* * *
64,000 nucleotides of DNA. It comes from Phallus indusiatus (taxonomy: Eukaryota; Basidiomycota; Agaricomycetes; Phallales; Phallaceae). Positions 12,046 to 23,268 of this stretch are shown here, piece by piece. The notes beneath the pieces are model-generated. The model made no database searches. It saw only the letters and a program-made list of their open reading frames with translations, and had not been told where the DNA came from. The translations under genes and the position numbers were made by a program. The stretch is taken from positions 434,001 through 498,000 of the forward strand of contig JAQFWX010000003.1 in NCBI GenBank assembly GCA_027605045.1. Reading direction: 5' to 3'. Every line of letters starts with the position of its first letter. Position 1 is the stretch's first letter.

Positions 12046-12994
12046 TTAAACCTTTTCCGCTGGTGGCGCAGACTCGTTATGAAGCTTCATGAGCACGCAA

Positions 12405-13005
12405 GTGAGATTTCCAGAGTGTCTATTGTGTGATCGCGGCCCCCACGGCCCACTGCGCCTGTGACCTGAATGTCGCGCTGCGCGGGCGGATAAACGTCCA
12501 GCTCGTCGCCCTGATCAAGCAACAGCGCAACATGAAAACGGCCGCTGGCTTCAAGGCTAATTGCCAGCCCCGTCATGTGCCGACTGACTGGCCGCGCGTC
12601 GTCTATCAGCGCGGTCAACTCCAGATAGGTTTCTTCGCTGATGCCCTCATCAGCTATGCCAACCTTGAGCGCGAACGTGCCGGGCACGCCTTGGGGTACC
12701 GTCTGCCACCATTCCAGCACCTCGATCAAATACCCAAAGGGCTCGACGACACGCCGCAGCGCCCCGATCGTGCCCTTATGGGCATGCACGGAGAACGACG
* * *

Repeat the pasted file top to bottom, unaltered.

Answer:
64,000 nucleotides of DNA. It comes from Phallus indusiatus (taxonomy: Eukaryota; Basidiomycota; Agaricomycetes; Phallales; Phallaceae). Positions 12,046 to 23,268 of this stretch are shown here, piece by piece. The notes beneath the pieces are model-generated. The model made no database searches. It saw only the letters and a program-made list of their open reading frames with translations, and had not been told where the DNA came from. The translations under genes and the position numbers were made by a program. The stretch is taken from positions 434,001 through 498,000 of the forward strand of contig JAQFWX010000003.1 in NCBI GenBank assembly GCA_027605045.1. Reading direction: 5' to 3'. Every line of letters starts with the position of its first letter. Position 1 is the stretch's first letter.

Positions 12046-12994
12046 TTAAACCTTTTCCGCTGGTGGCGCAGACTCGTTATGAAGCTTCATGAGCACGCAA

Positions 12405-13005
12405 GTGAGATTTCCAGAGTGTCTATTGTGTGATCGCGGCCCCCACGGCCCACTGCGCCTGTGACCTGAATGTCGCGCTGCGCGGGCGGATAAACGTCCA
12501 GCTCGTCGCCCTGATCAAGCAACAGCGCAACATGAAAACGGCCGCTGGCTTCAAGGCTAATTGCCAGCCCCGTCATGTGCCGACTGACTGGCCGCGCGTC
12601 GTCTATCAGCGCGGTCAACTCCAGATAGGTTTCTTCGCTGATGCCCTCATCAGCTATGCCAACCTTGAGCGCGAACGTGCCGGGCACGCCTTGGGGTACC
12701 GTCTGCCACCATTCCAGCACCTCGATCAAATACCCAAAGGGCTCGACGACACGCCGCAGCGCCCCGATCGTGCCCTTATGGGCATGCACGGAGAACGACG